The late actress and comedian was loved by millions, as was the hit TV show, for their open-mindedness and wholesome humor
By ANGIE CUMMINGS — email@example.com
Betty White was well known as the “First Lady of TV” for almost 70 years — playing witty characters across iconic sitcoms and movies, and bringing her own vibrant personality to late-night show appearances, game shows and award shows. White passed away on Dec. 31, 2021 at the age of 99, and her legacy of laughs lives on. Despite her extensive filmography, her most memorable role remains as Rose Nylund on “The Golden Girls” (1985-92). While it is possible that many people under the age of 45 have never seen a full episode of the show, it’s cultural impact is undeniable both in the world of sitcoms and general pop culture.
A show about five women (at least) over the age of 50 living together might not sound like the premise of a hit (and fairly progressive) TV show, but after watching just a few minutes, it’s clear that these women are some incredibly quick-witted and intelligent comedians. The simple fact that there was a show centered around the friendship of older women post-marriage running for almost a decade goes against most of what Hollywood was built on (young women and a dependency on men).
The show tackled important issues with immense care, including an episode revolving around Maude’s (one of the five main characters) abortion, and an episode where Rose had to take an HIV test, illustrating to viewers how this disease could infect anyone, and it was not restricted to the LGBTQ+ community as most media would have audiences believe. Both instances led to backlash from many network affiliates, but ended up boosting ratings in the long-run. Their sharp wit and willingness to discuss real issues like these are parts of why the show and the women behind it were instantly embraced by the LGBTQ+ community, and cemented it as an integral part of the culture. In response, White and the other four actresses didn’t shy away from their status as icons, but rather, understood the positive impact their show had on so many.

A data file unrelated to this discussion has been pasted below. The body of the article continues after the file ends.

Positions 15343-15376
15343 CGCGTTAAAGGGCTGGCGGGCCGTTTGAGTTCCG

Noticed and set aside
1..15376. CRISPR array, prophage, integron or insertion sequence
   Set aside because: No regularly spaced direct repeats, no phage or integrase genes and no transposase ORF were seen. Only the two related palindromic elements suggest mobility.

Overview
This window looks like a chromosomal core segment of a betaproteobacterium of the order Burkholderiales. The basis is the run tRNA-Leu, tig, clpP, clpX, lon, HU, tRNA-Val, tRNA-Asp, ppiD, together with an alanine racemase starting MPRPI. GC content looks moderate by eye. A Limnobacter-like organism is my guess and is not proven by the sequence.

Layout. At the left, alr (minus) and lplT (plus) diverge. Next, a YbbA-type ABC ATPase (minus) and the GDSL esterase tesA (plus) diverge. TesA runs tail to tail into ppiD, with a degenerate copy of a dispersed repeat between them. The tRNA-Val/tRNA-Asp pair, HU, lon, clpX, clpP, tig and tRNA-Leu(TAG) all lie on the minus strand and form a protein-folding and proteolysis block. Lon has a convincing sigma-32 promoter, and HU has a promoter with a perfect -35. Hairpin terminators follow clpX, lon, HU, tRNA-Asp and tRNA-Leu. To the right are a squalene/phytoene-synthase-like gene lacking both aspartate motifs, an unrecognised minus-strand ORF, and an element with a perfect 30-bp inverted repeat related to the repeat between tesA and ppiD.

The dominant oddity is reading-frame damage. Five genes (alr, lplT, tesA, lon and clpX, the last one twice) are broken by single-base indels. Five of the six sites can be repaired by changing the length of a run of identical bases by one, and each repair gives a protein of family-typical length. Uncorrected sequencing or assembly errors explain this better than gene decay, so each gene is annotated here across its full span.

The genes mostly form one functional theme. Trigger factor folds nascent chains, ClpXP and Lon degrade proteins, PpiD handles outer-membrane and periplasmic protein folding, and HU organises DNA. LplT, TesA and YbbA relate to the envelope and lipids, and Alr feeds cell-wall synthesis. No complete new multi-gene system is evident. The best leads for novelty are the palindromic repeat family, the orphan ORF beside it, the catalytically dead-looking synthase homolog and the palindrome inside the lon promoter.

White’s character on the show, Rose, comes off first as an elderly former “bimbo,” but under that sweet smile is a sassy and smart comedian. Rose is known to throw a perfectly pointed dig at a friend with her typical smile on her face; a form of humor many are familiar with as “throwing shade,” but at the time was not exactly the norm for older women on TV. This is perhaps what we all know White best for: being America’s grandma with no filter, in addition to her legendary 2010 Snickers Superbowl ad in which we watched her play a muddy game of football.
Illustrated in “Golden Girls,” and throughout the latter half of White’s long career, we see an older woman uninhibited by the expectations put on her about her age, especially the concept that older women should no longer be sexual beings. This is something many praise the show for immensely, as up to that point women over 40 were typically only depicted as mothers, nurses, teachers, or as a punchline, a single and lonely cat lady. Only one of the five women ended up married at the end of the show, but between them, there were over 200 men who came through the show as dates (not many lasting more than a few episodes). This show proved what many already knew: Old ladies are really good at having fun (and pretty good at throwing shade).
White had a long and illustrious career in what can often be seen as a very harsh industry, but up until her very last appearance at the 2018 Emmy Awards she was cracking jokes and radiating positivity. Besides being a top-tier comedian since the 1950s, White always had a heart of gold, known for her kindness, humility and acceptance of everyone. Back in 1954, White had Arthur Duncan, a Black singer and tap dancer on her variety show, “The Betty White Show,” which led many networks (predominantly in the South) to threaten to not air her show, but nevertheless she fought to keep Duncan on her show.
White perfectly disproves the idea that ignorance is a generational side effect, but rather a choice. She possessed the simple things like empathy, decency and just a general moral backbone, only bolstering her generation-spanning icon status.
Written by: Angie Cummings — firstname.lastname@example.org